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READERS’ LETTERS: From the Bury Free Press of Friday, May 1

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Readers' letters
Readers' letters

A selection of readers’ letters from the Bury Free Press of Friday, May 1.


The largest single category by volume of waste over 12 months leaving the present waste transfer/recycling station is non-recyclable black bin waste, so the site is already a waste transfer station with planning permission to expand.

Over all its years of operation the station has never had a material issue with noise, smell, vermin, disease, fire or ground water pollution – an exemplary record. There is no reason for this to change if it were expanded.

Some 200 yards away at the top of Rougham Hill, is a brown-field site – the old A45 plus, between the old A45 and the A14, an area of scrub land – both areas unused for over 25 years with little if any public amenity value and which would provide more than enough acres to accommodate all the other services planned for the hub. Go and look for yourself.

The hub could be delivered at a fraction of the cost of Hollow Road Farm, saving millions, with no loss of productive arable farmland (so satisfying Government and NFU policy guidelines) avoiding the expensive upgrading, particularly of Fornham Road, and with the benefit of fewer HGV miles and lower running costs.

The A14 Junction 44 (Sainsbury’s), just 250 yards of dual carriageway from the old A45, will benefit from even lower traffic volumes when the eastern relief road opens and is less congested now than Junction 43 (Tesco’s). Traffic in Rushbrooke Lane would stay the same; the public usage of an expanded station is not expected to rise; the estimated extra 66 HGVs visiting the site with timed arrivals and departures to avoid peak times would be easily accommodated on the short 250-yard journey to Junction 44, passing no homes on the way.

Rougham Hill meets or betters, with far lower costs and environmental damage, all SEBC/SCC claimed benefits for Hollow Road Farm. If this is not correct, perhaps council will tell us why.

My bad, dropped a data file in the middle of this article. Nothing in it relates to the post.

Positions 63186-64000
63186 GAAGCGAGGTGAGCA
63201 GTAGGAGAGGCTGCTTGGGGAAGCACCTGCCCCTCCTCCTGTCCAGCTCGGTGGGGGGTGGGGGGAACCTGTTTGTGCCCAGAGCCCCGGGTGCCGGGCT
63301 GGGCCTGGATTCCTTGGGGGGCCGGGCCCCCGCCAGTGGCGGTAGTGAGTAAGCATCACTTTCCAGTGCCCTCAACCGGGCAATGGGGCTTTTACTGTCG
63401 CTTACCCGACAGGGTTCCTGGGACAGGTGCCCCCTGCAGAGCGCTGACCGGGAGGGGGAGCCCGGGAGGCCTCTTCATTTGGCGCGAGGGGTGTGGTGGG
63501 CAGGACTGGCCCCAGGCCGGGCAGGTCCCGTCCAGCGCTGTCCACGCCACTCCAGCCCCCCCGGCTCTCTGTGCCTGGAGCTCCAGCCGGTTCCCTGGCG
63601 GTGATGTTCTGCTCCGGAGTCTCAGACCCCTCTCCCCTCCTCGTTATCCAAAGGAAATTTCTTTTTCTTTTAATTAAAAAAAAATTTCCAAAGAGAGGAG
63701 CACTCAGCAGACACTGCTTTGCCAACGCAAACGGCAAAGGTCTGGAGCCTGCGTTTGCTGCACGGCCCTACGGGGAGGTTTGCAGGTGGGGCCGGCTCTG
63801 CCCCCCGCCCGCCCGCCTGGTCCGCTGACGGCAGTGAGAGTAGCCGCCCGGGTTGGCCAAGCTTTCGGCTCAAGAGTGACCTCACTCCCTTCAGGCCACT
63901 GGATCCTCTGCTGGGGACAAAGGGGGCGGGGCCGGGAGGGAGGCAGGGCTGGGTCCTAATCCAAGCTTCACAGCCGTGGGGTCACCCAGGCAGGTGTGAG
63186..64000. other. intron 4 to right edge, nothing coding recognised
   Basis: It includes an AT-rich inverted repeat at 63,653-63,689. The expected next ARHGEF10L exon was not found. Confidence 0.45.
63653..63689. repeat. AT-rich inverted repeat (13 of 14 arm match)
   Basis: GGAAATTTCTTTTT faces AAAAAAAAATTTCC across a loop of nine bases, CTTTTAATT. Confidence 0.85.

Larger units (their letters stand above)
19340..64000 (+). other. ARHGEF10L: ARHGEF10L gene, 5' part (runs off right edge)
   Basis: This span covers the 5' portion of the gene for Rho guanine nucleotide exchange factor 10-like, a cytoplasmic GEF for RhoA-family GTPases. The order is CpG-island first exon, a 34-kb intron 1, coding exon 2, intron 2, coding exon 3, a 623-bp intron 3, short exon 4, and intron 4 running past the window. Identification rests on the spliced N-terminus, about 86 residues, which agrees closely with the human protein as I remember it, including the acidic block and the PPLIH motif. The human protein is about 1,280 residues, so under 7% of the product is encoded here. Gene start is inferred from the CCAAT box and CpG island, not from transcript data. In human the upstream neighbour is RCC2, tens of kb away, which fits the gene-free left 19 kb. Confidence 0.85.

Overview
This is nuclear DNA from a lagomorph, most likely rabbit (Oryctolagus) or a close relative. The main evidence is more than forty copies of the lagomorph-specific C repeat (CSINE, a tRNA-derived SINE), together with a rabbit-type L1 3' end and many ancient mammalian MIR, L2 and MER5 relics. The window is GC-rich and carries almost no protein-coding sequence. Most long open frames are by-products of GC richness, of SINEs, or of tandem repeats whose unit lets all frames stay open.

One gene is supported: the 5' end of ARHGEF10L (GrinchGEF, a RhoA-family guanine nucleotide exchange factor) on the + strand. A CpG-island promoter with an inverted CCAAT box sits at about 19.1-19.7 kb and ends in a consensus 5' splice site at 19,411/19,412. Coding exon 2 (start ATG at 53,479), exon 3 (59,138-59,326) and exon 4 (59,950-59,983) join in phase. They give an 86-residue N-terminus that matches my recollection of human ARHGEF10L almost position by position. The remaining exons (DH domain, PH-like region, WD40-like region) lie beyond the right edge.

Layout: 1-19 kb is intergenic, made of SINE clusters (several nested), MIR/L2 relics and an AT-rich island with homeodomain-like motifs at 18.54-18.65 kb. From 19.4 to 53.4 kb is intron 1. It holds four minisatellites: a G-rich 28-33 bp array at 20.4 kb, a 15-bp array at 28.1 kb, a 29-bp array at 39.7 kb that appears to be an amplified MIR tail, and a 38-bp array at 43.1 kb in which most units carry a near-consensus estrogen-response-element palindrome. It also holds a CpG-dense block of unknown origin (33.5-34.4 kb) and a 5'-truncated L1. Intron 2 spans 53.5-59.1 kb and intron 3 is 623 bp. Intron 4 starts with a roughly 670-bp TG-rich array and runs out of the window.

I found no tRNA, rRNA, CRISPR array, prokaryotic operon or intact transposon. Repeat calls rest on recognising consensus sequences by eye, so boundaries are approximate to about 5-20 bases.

-- Simon Harding, Bury St Edmunds


West Suffolk Trades Union Council (WSTUC), speaking for many local trade union members, has received replies to pointed questions first sent out by us in writing in mid-March to all local parliamentary candidates (Bury Free Press, March 20), and repeated in a letter in the Bury Free Press on April 10.

One of these ‘putting-on-the- spot’ questions invited a declaration of unreserved commitment to a NHS free of new charges to patients, further privatisation and without cuts in provision. The replies received were in summary as follows:

West Suffolk

Conservative (Matthew Hancock) – no response so far.

Green (Niall Pettit) – supports unreserved commitment to the NHS as invited by us, plus support for the NHS Reinstatement Bill.

Labour (Michael Jefferys) – supports keeping the NHS ‘safe’, and reversing the privatisation process.

Lib Dem (Elfreda Tealby-Watson) – supports ‘free’ care ‘at the point of delivery’. Does not oppose privatisation to date or address future privatisation. No unqualified commitment to oppose cuts in provision.

UKIP (Julian Flood) – relies on national UKIP policy documents.

Bury St. Edmunds

Conservative (Jo Churchill) – supports publicly funded NHS – but ‘We can only deliver a strong NHS through a strong economy’, agreeing with privatisation to date, with no comment on further privatisation, possible new charges or cuts in provision.

Green (Helen Geake) – unreserved support for the NHS as invited by us.

Labour (Bill Edwards) – unreserved support for the NHS as invited by us.

Lib Dem (David Chappell) – commitment to a health service ‘free to all’, but not against privatisation (supporting flexibility in which health care is delivered).

UKIP (John Howlett) – no response so far.

This exercise has been directed at obtaining the positions of individual candidates, not at interpreting party manifestos, and has not taken into account sums some parties have pledged to bolster NHS finances as outside the declaration sought by us.

WSTUC strongly encourages all registered to vote, and all to learn as much as possible about the positions of all parties and of individual candidates.

-- John Ellison, Secretary, West Suffolk Trades Council